Time to get vulnerable…
“The hardest part about walking away from someone is the part where you realize that no matter how slowly you go, they will never run after you.”
There it is. That’s it. That’s my biggest heartbreak.
Can you relate at all?
In my early years of romantic relationships, I made a lot of mistakes (didn’t we all!).
Before I realized why I did the things I did, I would behave purely according to how I felt. And I wasn’t behaving in an assertive way, let me tell you! Emotions will make us do crazy things…
If I felt someone pulling away, I would grasp tighter.
If I was feeling abandoned, I would wait and wait and refuse to be the first to reach out and call or text… and then I would get angry when they did call and demand an answer for why they didn’t call me sooner! (Talk about teaching people how to treat us! That probably taught them NOT to call at all!).
After a conflict or argument, I would “test” people to see if I was worthy enough for them to follow me and make amends (even if I was in the wrong). Talk about passive aggressive…
I would push people away and then wonder in anguish why they weren’t coming after me. It was a sad sad state of being. And I felt sad a lot of the time. It was very painful.
I actually dated a guy once because he literally ran after my car as I started to drive away. I stopped the car because no one had ever done that for me before!! That intrigued me. I didn’t find him especially attractive or interesting, but we dated for quite a while because he actually cared. That was all that mattered.
And here’s what I learned from all this heartbreak:
You stop attracting certain people when you heal the part of you that once needed them.
Once I was able to heal the part of me that didn’t feel worthy or good enough, I wouldn’t date the guys that would abandon me anymore.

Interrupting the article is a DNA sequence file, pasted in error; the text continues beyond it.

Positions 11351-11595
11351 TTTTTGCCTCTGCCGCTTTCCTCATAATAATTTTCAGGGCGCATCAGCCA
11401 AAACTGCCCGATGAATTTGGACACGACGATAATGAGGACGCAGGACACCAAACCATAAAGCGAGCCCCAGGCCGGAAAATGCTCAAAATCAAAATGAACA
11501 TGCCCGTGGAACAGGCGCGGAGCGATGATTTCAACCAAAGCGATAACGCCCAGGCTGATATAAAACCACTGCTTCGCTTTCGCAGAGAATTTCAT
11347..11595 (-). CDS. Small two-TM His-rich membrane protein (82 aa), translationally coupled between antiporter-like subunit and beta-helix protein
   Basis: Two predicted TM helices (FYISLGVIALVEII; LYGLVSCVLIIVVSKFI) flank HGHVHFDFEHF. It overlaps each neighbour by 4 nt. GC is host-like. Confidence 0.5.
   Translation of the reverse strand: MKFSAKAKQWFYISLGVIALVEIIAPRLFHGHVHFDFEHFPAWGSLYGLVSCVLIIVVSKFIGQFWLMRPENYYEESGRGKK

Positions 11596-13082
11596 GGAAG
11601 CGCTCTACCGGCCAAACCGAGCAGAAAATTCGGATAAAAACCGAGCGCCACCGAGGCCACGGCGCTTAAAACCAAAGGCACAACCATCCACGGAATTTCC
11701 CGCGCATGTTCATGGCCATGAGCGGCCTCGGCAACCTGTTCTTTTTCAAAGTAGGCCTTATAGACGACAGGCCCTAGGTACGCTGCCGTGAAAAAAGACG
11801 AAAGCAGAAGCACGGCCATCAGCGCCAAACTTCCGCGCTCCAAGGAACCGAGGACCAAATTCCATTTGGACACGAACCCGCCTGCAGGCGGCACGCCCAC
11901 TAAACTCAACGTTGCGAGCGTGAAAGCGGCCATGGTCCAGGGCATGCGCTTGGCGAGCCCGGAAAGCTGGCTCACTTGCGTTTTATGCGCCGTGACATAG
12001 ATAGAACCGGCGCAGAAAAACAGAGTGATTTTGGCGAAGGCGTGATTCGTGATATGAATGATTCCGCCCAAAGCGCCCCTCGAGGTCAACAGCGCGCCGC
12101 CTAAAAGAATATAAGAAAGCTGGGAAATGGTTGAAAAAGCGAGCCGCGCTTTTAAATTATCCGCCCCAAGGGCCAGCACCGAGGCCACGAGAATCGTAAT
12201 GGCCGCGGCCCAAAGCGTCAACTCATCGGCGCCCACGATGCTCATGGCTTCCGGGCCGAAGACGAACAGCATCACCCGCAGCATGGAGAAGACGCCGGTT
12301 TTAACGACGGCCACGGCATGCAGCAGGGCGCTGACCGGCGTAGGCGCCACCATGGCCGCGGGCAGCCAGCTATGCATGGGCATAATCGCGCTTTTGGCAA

I wouldn’t commit my time to the people that would just let me walk out of their life without a fight.
I think the quote at the beginning should be written more like this: “It’s easy to walk away from the people that abandon you, disrespect you, leave you, and abuse you. You don’t want or need them in your life anyway. If they don’t put up a fight to keep you, let them go and strive to find the people who will.”
That being said, we still have a responsibility in this arrangement to keep our side of the street clean and communicate and behave in a respectful way with everyone.
We can’t just feel entitled to be brats and then when people walk away, say “fine, leave” passively aggressively… That isn’t cool.
It’s so important to learn how to calmly express how you feel, instead of storming out in a huff while you wait for them to come after you.
It’s important to check in with yourself to see how you’re feeling and keep taking your emotional temperature (and excuse yourself if needed) to avoid doing and saying things you’ll later regret.
It’s crucial to know that you’re worthy of good treatment, from yourself and others, simply because you’re alive. Everyone has that right.
Our responsibility is to learn how to communicate kindly with others and to know ourselves best and what we deserve and to heal from abandonment and shame.
Do you have a similar story? Care to be vulnerable and share?